- They would need to have safety audits of all service provision both full audits and area audits. These can be scheduled or unannounced with a gap analysis to identify any non-conformances with action points and target dates to close these off.
- They should consult with employees about their work-related risks and current preventive and protective measures to ensure they are workable in practice (HASAW74 section 2 (6)) – these could be method statements or safe systems of work, safety meetings, union safety meetings or general supervision. (Employees must know what is expected of them and have a vehicle to express any safety concerns as they have to follow them through each day)
- They should have risk assessments of all significant work-related activities section 3 (MHASAW99)
Under, The Management of Health and Safety at Work Regulations 1999 (MHASAW99) there is an additional requirement to have in place the following:
- They need to have access to competent health and safety advice – this may be an internal or external health and safety professional – this relates to “health and Safety Assistance” under section 7 (Management of Health and Safety at Work Regulation 1999 (MHASAW99)) – if you subscribe to the QCS service package there is lots of advice and an “Ask Shelia” comments box.
The key bit of legislation under the Health and Safety at Work Act 1974 section 37 feeds into the Corporate Manslaughter and Homicide Act 2007 in which directors, managers, company secretary or other senior employee cannot arrange their business in such a way that it leaves them ignorant to avoid the charge of neglect, thus the person (s) in question and the organisation can be prosecuted.
Directors if found guilty not only can be subject to fines and imprisonment, the courts can disqualify Directors under the Company Disqualification Act 1986 section 2 (1)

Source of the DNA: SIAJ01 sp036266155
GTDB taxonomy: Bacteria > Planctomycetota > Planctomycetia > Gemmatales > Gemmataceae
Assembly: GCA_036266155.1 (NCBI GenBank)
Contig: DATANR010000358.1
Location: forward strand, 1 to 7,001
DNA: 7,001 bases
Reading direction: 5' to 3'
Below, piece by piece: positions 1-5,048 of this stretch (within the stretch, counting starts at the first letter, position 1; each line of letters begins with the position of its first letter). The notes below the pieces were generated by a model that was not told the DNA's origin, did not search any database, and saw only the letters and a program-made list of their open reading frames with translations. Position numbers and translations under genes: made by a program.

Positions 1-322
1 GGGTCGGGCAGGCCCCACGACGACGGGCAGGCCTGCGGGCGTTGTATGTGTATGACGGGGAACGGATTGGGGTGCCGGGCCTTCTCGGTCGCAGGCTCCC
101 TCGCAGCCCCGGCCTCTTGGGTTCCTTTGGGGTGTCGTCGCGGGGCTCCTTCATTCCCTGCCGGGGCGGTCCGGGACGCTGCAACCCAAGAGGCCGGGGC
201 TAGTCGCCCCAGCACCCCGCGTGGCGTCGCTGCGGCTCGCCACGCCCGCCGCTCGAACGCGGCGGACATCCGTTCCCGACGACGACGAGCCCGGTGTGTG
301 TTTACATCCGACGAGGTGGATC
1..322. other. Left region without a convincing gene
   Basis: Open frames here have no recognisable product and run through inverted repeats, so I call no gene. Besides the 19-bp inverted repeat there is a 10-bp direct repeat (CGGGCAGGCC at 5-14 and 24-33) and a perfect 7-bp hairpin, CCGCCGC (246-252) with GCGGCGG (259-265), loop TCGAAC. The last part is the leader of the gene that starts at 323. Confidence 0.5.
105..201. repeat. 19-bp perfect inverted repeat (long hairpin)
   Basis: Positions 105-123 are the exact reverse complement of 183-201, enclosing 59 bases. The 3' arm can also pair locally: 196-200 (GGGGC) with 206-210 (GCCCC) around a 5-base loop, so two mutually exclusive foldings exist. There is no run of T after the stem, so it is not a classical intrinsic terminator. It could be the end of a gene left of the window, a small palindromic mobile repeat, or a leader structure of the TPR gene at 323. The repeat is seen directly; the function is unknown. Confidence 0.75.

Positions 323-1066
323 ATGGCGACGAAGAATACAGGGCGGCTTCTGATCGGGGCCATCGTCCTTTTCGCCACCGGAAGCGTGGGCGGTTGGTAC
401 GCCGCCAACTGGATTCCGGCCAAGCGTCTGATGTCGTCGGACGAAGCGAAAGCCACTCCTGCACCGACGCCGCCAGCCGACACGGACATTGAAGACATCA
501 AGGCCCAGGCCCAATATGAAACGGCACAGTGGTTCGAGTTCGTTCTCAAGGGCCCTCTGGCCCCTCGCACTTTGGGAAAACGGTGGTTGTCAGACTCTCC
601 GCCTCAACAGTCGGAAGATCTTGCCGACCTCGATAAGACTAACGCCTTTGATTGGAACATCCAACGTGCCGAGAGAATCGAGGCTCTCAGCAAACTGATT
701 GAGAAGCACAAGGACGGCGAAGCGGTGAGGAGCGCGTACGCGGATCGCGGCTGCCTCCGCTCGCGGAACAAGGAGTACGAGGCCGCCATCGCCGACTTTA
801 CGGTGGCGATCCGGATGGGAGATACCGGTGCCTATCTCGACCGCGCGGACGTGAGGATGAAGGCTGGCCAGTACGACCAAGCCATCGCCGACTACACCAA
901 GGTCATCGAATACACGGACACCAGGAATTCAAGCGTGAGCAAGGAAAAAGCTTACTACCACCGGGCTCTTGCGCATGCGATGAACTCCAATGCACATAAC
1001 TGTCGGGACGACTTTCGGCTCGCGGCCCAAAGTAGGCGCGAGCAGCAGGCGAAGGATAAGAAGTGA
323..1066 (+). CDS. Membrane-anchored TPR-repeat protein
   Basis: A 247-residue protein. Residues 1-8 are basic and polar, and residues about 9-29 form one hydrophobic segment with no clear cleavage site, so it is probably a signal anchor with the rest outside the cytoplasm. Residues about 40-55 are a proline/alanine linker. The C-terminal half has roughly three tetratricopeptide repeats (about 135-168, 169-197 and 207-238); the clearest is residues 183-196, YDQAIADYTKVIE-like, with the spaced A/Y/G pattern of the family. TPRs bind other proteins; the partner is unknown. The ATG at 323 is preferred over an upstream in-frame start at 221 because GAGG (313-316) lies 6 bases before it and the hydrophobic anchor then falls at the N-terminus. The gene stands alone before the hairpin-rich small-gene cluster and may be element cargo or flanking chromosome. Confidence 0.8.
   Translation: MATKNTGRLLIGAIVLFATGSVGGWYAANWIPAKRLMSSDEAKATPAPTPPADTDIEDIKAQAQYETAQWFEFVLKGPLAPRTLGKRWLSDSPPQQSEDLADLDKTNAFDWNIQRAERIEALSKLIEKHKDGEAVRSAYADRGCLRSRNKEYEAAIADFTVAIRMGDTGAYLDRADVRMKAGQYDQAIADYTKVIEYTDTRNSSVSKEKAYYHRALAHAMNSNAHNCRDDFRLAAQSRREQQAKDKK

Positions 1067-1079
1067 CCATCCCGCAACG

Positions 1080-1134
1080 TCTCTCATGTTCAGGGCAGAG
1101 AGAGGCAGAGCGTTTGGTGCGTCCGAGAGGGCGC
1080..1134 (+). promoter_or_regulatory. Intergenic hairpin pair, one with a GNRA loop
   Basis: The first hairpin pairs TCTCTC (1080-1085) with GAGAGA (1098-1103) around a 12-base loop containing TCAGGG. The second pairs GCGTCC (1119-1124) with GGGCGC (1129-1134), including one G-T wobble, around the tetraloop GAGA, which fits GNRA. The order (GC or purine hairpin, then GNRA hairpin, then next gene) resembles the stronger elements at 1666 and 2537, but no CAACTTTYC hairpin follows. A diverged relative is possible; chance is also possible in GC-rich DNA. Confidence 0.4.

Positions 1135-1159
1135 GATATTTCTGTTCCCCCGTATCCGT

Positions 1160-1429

The Institute of Directors and the HSE have published guidance notes for directors on their responsibility under health and safety law in INDG417 - click
Show me the legislation!
The main legislation is The Corporate Manslaughter and Homicide Act 2007. It states that, if the way in which the activities are managed or organised caused a person’s death, this amounts to a gross breach of a relevant duty of care owed to the decreased. It would have to be proved that the care provider had in its conduct, fallen far below what could have reasonably been expected and that a substantial part of its failure within the establishment, must have been at a senior level. (section 2 (6) (b) & (c))
What penalties could care providers face!
For companies in breach of corporate manslaughter, fines can be unlimited and due to changes in the law, fines are now based on a company’s turnover which in some cases could be in excess of £1million. There is also a maximum of life imprisonment for individual officers (company directors and business owners).
Whilst there may be concern amongst directors, senior managers and company secretaries regarding corporate manslaughter, the key message is to have robust systems in place to manage your health and safety, remembering to undertake audits and reviews to ensure they are fit for purpose, and that they don’t expose you to litigation. Being a subscriber to QCS can provide the necessary material to assist in compliance and the “Ask Shelia” option for clarification.
A number of references have been provided throughout this document within their relevant section.
Also, have a look at the following websites:
HSE website: http://www.hse.gov.uk
CQC website: http://www.cqc.org.uk
Safety and Health Practitioner [online]
QCS provide a range of policies and procedures, templates etc. to support your service in meeting the requirements of the Health and Safety legislation.
*All information is correct at the time of publishing. Use of this material is subject to your acceptance of our terms and conditions.